I have a lot of confidence in my team. While I suppose I’m the final decision-maker, I rely on them to scope our needs and determine the best possible approach. I am almost always aware of vendors we are seriously considering, but I don’t generally get involved until the later stages of negotiation. Once in a while, when I see something that piques my curiosity, I’ll flip it to my team to explore. But if they don’t see value, I defer to their judgment much of the time.
How do you prioritize what initiatives are “now” and what are “later”?
The state of our pipeline dictates those decisions to a great extent. I am always looking at how it distributes across our sales force – is coverage healthy, are there gaps and opportunities. If, for instance, our pipeline is thin in the UK, I might prioritize an event or conference in that region, or make an investment in a list refresh. We also listen carefully to the market to shift gears as needed. If, for example, we are finding that prospects are struggling with Problem X (could be a particular regulation, a bottleneck in the SDLC, a limitation of an existing ALM tool), I might deploy resources that speak directly to how we solve that problem.
When you’ve decided that something is needed, how do you evaluate competing solutions? What types of evaluation approaches do you actually leverage in your evaluation?
I like a free trial. It’s a lightweight opportunity to demonstrate proof. And I think in today’s world, it’s become a baseline expectation of buyers. Even when I’m negotiating with a service provider – I’ll often ask for a 2-3 month ‘trial’ period. And then if the investment is significant enough, I almost always ask for references. Sometimes I’ll seek out references on my own – and email a few of the CMOs of the companies listed on the vendor’s website.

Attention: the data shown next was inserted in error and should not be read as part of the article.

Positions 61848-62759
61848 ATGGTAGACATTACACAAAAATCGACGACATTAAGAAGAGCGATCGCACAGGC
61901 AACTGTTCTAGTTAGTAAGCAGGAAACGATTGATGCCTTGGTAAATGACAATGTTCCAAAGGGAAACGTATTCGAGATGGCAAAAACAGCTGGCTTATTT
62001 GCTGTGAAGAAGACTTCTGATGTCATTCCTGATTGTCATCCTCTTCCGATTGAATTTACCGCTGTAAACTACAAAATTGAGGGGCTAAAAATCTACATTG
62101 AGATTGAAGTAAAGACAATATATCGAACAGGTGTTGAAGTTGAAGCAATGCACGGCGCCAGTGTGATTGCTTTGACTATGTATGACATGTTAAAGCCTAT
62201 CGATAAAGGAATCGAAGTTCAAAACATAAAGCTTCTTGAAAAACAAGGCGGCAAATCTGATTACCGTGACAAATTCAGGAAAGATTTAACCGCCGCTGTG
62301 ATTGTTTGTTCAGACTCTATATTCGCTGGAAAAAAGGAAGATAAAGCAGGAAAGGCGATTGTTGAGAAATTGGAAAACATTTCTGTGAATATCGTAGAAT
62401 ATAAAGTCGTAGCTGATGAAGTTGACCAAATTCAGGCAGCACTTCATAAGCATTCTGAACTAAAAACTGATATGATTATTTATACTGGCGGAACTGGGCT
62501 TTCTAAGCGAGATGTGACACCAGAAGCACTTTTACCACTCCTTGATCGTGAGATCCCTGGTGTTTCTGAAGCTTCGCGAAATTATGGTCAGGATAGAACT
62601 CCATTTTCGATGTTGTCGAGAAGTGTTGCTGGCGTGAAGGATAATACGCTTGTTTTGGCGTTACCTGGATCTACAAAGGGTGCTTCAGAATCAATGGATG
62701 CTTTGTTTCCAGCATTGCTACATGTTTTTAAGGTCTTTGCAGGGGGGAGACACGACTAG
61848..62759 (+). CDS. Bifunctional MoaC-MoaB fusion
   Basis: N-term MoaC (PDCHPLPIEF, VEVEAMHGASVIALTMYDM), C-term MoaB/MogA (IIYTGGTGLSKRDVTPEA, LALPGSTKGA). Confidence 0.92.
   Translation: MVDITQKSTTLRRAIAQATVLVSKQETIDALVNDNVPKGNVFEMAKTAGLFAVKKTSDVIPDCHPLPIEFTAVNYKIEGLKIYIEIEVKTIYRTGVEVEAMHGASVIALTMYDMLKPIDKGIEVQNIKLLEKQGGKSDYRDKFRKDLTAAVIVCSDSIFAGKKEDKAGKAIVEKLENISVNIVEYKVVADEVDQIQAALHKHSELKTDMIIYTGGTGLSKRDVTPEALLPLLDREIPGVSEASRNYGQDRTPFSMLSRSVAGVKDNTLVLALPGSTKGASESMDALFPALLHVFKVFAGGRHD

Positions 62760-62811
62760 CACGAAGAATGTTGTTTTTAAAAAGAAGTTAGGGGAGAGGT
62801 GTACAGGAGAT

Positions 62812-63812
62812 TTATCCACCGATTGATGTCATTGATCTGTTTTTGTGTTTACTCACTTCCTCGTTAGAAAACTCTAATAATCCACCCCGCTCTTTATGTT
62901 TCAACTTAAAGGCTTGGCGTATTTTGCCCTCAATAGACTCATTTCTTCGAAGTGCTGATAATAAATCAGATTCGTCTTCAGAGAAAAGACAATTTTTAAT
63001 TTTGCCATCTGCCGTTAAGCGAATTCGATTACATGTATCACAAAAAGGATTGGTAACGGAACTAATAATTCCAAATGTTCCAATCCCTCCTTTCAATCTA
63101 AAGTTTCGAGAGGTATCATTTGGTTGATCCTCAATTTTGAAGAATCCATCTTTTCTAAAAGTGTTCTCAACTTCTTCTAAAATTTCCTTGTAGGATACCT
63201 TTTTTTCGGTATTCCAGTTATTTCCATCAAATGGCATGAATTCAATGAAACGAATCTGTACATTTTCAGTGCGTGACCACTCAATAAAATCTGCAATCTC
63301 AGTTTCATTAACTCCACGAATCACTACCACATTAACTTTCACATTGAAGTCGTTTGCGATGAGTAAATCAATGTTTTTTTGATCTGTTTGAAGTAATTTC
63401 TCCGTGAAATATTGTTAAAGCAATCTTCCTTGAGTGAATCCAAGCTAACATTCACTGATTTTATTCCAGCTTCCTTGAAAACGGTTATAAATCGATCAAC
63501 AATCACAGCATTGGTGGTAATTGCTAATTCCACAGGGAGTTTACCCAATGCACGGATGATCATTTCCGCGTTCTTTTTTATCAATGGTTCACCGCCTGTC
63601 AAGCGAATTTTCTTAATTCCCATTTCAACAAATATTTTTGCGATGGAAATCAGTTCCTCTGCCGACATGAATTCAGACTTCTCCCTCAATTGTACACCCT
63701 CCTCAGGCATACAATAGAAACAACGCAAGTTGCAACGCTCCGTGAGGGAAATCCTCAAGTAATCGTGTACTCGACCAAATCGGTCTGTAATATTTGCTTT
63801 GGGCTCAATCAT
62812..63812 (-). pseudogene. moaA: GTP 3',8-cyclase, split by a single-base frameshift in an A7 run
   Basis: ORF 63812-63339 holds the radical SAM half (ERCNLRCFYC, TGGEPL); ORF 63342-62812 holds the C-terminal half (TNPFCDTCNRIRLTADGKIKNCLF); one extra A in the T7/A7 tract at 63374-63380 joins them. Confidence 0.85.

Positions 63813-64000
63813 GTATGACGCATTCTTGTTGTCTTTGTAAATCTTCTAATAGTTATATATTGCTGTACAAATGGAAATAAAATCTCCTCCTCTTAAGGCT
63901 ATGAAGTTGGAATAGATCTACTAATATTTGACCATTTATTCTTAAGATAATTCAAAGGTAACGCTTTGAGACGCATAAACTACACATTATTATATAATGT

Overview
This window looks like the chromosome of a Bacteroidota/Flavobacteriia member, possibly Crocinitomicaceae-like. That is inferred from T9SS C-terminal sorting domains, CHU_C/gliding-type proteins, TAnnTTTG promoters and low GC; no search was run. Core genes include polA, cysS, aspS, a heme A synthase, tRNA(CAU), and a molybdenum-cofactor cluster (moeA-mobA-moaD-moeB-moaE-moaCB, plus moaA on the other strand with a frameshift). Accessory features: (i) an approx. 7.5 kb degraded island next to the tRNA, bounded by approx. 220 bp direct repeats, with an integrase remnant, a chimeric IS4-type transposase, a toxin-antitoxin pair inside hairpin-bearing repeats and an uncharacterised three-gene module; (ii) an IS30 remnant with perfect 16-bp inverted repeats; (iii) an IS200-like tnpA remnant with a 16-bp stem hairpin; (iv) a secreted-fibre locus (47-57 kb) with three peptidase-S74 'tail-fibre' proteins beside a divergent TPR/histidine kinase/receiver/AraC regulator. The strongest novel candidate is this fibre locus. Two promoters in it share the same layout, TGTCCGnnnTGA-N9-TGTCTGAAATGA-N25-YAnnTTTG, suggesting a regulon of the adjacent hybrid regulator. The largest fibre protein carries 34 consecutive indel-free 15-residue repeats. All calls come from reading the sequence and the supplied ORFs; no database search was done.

What is different about buying today than buying a decade ago?
Without question, the biggest difference is that today, most of the buying decision can be made before speaking with a live human being. I can go online and learn 90% of what I need to know to seal the deal. Even if there is more to understand, my mind is typically made up before I have a conversation with a sales rep. If a vendor does not have a user-friendly, robust, informative website (or if it is riddled with spelling errors, and looks 15 years old), or if I can’t find any current and credible information about the solution online, it leaves a bad impression. Period.
Where do salespeople play a role in your overall buying process? What is the most valuable thing a salesperson can do in selling to you?
Understanding my needs. Not wasting my time. Being responsive and attentive once we are further along in the sales cycle. I like a sales person that very quickly gets to the point, and zeros in on my most pressing challenges. As I said, I delete 90% of the sales emails I receive. The ones that make the cut are usually not more than 2 sentences in length, sound genuine, and speak directly to my specific needs and interests.
What is the biggest mis-match between what you need and how salespeople try to sell to you?
Not differentiating. There is SOOO much noise in the marketing space. It’s deafening actually. I must receive 10 emails a day JUST from list vendors. I’m not interested in hearing the same sales pitch over, and over, and over again. Try something different. Think outside of the box. Stand out. Get my attention. Send me food :).
How do you leverage your network in understanding the landscape or individual vendor offerings?
I have a network of other marketing leaders I know and trust. I speak with them regularly and I always ask for anything new they’ve unearthed that I should be looking at. A referral from a trusted peer is worth more than any sales pitch.
Thanks Ruth, for sharing how you think about buying, it was very insightful.